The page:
I’m not the dad I should be.
All fathers (and parents for that matter) fall into slumps. Right now I feel like I’m under siege by every single aspect of my life. Our financial situation is, well, bleak. The creditors will not stop calling my freaking cell phone and it’s taking a toll. Christmas is around the corner and I can’t even afford gifts for all of my family members. Meanwhile Will has decided he no longer wants to sleep through the night. He’s waking up at 1, 2 and 3 o’clock in the morning and refusing to go back to bed. That leaves me blurry-eyed and draggin’ ass most mornings.
And as much as I hate to admit it, I’m just sad lately. As we inch towards 2011, I can’t help but think of Alex and how wonderful it would’ve been to hold our New Year’s baby for the first time. I know MJ feels it too. There’s a general sense of loss and emptiness surrounding us that really just sucks.
The problem is I don’t do sad. Never really have. My version of sad is angry. Seething, venomous rage that spreads throughout my body like poison and burns unabated, before settling into a smoldering hot fire. I’m not violent or anything, just intensely unhappy.
The first thing that goes is my patience, and as every parent knows that is the one thing you need in spades to successfully deal with a toddler. I’ve lost patience with myself, with MJ and unfortunately with Will. When he talks back to me or — even worse — if he hauls off and hits me I feel my blood pressure go through the roof. When he cops an attitude after I ask him to pick up his toys, my head nearly pops off my shoulders. It’s not pretty.
The last straw has been his poorly timed decision to wake up insanely early every morning. He gets up and immediately starts to whine. I tell him to go back to bed, he whines some more. Then he demands milk. I tell him it’s too early for milk and I put him back in his room. Now he’s gone from whining to screaming bloody murder. To make matters worse, his shrilly voice demands either his monkey, dump truck or crane. Whichever one is lost at the moment, it seems, because I can never find what he’s looking for.
He asks for milk, which I then get, and then he throws the cup at me. He wants his monkey, which I give to him, but as soon as he has it he wants nothing to do with it and cries for something else. He hits me. He pinches me. After 20 minutes of assaulting my ears with his piercing shrieks, something inside of me just snaps.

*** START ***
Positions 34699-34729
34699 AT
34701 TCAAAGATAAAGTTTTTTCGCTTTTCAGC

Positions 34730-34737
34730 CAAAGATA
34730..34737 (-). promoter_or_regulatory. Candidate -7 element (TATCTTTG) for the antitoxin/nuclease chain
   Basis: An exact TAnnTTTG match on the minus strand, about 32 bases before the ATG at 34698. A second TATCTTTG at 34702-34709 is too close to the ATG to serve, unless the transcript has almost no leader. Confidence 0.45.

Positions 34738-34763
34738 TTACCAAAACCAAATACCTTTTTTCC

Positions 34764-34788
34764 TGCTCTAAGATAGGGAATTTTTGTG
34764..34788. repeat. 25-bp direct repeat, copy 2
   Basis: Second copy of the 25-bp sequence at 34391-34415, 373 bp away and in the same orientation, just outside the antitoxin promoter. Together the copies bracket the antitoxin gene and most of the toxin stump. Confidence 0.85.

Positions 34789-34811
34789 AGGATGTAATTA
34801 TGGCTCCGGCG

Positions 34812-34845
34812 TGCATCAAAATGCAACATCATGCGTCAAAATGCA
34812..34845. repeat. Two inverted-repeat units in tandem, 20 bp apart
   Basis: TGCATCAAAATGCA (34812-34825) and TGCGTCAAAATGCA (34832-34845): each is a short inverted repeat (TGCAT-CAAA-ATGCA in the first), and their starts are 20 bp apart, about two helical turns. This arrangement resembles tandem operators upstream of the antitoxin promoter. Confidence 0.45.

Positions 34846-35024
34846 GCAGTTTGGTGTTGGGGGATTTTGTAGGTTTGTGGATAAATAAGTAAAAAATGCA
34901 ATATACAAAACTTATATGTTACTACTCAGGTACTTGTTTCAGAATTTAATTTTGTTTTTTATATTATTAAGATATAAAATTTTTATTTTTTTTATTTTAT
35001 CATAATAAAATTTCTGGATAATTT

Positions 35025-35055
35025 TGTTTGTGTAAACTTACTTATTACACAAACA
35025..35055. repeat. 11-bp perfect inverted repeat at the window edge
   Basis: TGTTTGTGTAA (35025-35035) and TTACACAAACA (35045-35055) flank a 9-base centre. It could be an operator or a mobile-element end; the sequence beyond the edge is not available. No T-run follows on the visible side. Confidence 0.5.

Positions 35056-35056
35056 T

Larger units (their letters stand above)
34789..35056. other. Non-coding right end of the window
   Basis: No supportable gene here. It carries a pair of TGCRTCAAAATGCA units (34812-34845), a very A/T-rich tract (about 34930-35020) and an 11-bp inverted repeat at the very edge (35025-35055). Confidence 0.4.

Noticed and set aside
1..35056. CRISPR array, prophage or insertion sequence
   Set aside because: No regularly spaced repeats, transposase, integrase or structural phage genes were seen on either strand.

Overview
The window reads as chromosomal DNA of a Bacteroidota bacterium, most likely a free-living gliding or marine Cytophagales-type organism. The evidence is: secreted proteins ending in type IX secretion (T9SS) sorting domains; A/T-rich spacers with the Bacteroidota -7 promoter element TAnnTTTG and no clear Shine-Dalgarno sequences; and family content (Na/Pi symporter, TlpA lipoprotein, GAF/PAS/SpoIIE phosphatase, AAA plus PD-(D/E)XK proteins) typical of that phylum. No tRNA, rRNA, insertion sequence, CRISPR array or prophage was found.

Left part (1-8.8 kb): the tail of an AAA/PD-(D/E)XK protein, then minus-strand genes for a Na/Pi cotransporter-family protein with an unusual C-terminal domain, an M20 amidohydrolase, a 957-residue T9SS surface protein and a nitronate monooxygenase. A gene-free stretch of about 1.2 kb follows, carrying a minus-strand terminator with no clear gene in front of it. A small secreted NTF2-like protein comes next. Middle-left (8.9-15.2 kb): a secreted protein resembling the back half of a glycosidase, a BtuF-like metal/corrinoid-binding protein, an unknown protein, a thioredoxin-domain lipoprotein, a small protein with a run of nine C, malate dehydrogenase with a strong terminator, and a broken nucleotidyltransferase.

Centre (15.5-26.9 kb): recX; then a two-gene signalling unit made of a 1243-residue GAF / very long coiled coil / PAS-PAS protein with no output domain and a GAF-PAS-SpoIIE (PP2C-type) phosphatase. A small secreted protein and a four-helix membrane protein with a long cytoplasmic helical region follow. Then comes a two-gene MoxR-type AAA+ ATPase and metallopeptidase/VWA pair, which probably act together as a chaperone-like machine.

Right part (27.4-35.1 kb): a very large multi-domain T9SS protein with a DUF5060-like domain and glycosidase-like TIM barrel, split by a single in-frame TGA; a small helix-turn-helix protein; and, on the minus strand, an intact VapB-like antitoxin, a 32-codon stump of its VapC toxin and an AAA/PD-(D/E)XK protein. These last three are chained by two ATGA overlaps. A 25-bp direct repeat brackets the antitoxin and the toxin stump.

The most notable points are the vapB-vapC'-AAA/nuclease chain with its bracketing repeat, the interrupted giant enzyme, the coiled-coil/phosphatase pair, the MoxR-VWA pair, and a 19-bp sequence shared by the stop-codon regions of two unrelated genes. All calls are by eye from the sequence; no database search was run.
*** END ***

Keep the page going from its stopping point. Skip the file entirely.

“Go to bed! Be quiet and go to bed right now or so help me you’re getting the bare butt spanking. STOP CRYING AND GO TO BED DAMMIT!!”
I regret what I’ve said before the words even leave my mouth. But at that moment I don’t care. MJ hears me yelling and kicks me out of the room for making my poor son cry even harder. She takes the time to figure out what’s wrong and then soothes him, which is what I should’ve done in the first place. I feel bad, but not bad enough to do anything about it right then and there. I crave sleep more than anything so off to bed I go.
It amazes me that he still greets me with a kiss and a smile in the morning. I hug him tight and tell him I’m sorry. He accepts my apology. I don’t deserve it. I don’t deserve my son or my wife.
As dads we can’t make excuses. No matter what’s going on in my life I need to put all of that aside and be a good father to my little boy, who I love more than anything. I’ve been failing in that regard as of late. And I really can’t be considered a finalist for Husband of the Year either.
It’s not easy, this thing we call parenting. By and large I put Will’s needs ahead of my own like all good parents should. But lately I’m feeling very selfish. Some days I want nothing more than a quiet house, a good movie on TV and a cooler of beer. I just want to escape from my problems for awhile, no matter how temporary a respite.
But good dads don’t make excuses. Good dads just do what they have to do and they do it while they’re smiling and playing with their kids. Even if that smile isn’t all that genuine at the moment.
While driving Will to daycare this morning, I told him I was sorry for yelling at him. And then I told him I loved him very much.
“It’s OK dad,” he said from the backseat. “You just need to be good boy.”
Yes son, yes I do. I’m working on it.